While SAM was originally written in machine language, and his current implementation is proprietary information of Reed Research, we are providing you with a BASIC simulation which works almost identically to the original. We offer this format because it is more readily understood by users, it affords greater ease of change, and gives more extensive reporting of exactly what has occurred.
Lines 10000 to 10060 define variables and set up the output device, SAM's eight reaction values, and the total value he is expected to achieve before the program terminates.
Lines 100 to 110 are the random number generator. N% is the current event counter and every 1000 moves it selects a new random seed. x% contains the maximum value to be returned and z% contains the random number returned.
Line 200 gets the reaction value and use counter in j% and L% respectively. H% is a flag to show prior usage.
The subroutine at 400 to 430 operates the memory sieve. Line 400 has been modified to clear only the use counter rather than the whole byte so that reports generated at the end can show more information. This fact has not been used to modify SAM's operation. Line 410 cycles the low byte of the use counter, and when necessary the high byte. 420 returns it all to the first byte after the end has been reached. Line 415 has been added to speed up the sieve a little.
Lines 500 and 510 increment the use counter on the current reaction if it is less than the maximum.
The main program begins in 5000 which picks up an environment from the random number generator. Subroutine calls, if your basic permits, are named variables because this speeds execution. Subroutine D (100 described above) gets the random number. F% is the environment variable. 5010 to 5030 looks at all possible reactions to see if any were used and returns the one with the highest value. In 5032 we execute a 32-sided coin flip (ignored if the reaction is a fixed habit). 5040 sets some optional skip tests. J% * 1.452 - 8 expands the acceptance/rejection criteria by always avoiding the very bad reactions and always using the very good. The test using N2 / 50 selects a random move every so often no matter what so that SAM will always learn a few new things from time to time. 5050 and 5060 get new reactions when context warrants it.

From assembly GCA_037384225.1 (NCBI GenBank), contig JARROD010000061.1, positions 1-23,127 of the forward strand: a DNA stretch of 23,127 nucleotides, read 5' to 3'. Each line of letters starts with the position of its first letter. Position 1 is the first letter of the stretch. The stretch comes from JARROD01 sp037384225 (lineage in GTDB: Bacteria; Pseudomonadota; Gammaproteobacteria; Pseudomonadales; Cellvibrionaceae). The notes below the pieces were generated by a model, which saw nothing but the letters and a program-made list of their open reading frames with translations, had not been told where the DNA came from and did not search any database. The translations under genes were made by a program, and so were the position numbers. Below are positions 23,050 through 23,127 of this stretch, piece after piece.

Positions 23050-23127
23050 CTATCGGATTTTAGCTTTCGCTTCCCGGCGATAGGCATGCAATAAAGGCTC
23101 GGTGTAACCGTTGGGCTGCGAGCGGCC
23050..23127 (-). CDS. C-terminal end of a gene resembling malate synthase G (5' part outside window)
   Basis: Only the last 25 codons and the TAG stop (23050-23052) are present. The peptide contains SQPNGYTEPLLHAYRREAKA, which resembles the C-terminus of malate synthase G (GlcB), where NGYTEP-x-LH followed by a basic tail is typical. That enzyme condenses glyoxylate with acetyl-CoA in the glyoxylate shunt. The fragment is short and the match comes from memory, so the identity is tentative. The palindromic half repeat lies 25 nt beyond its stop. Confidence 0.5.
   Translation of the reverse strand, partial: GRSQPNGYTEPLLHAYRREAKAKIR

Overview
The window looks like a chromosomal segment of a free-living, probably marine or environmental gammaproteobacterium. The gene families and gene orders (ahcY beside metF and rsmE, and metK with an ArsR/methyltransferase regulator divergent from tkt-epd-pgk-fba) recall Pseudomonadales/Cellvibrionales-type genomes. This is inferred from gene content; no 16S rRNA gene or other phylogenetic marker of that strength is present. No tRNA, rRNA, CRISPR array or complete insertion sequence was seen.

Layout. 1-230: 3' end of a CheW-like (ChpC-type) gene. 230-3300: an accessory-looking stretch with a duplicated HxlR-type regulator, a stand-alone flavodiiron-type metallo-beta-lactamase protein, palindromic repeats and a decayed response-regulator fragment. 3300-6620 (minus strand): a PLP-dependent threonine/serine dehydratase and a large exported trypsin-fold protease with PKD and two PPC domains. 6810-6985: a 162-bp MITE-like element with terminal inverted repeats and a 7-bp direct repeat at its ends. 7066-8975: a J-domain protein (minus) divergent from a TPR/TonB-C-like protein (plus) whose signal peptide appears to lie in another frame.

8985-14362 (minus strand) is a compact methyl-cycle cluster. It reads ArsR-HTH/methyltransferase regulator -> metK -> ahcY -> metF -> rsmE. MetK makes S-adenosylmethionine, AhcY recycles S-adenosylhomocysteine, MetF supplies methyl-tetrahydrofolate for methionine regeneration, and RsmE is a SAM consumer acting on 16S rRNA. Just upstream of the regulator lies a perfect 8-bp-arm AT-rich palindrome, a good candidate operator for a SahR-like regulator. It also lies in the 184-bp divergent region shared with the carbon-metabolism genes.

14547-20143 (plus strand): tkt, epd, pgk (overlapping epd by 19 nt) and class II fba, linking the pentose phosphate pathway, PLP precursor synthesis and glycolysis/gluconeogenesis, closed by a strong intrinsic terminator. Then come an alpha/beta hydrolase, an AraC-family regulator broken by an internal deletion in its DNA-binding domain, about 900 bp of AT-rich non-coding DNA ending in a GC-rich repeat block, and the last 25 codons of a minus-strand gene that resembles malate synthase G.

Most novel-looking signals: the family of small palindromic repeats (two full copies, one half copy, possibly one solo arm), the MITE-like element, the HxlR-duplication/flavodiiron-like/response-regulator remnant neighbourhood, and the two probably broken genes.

Lines 5100 to 5160 perform the mathematical calculations involved in a reaction, update the memory, print the results, and get another environment. Line 5025 is a conditional return that lets this sub-routine be used during the printing of reports after the run is finished.
Study this SAM program until you thoroughly understand what is going on. Run it and let it report to the screen at first or a printer later if you want to. The possibilities of what can be done are limitless. Parts 2 and 3 of this series of articles explore a few of the things we did early on in SAM's development. They will discuss the implications of dreaming (your SAM operates in a dream mode) in a real SAM and describe how to design useful applications of dream mode. You will learn how a 2K RAM can be used to store over 250 million SAM environments (some of which will be useful). A complete robotic installation will be described and you will see how an extremely low-budget project designed an environment in which the SAM robot could perform.
Enjoy SAM. More importantly, let these concepts be the kernel of your own expansion in true AI. It's innovative and judicious use could propel a few ambitious and imaginative engineers to the forefront of robotic technology. You could be one of those few.
[Editor's note: Program listings are on page 132. Mr. Reed is the systems manager for Oak Creek Energy Systems in Tehachapi CA. He may be reached at (805) 822-6853, and is willing to pursue "true" AI with any interested parties.]This data was true when the article was originally published, but Mr. Reed is no longer at that location.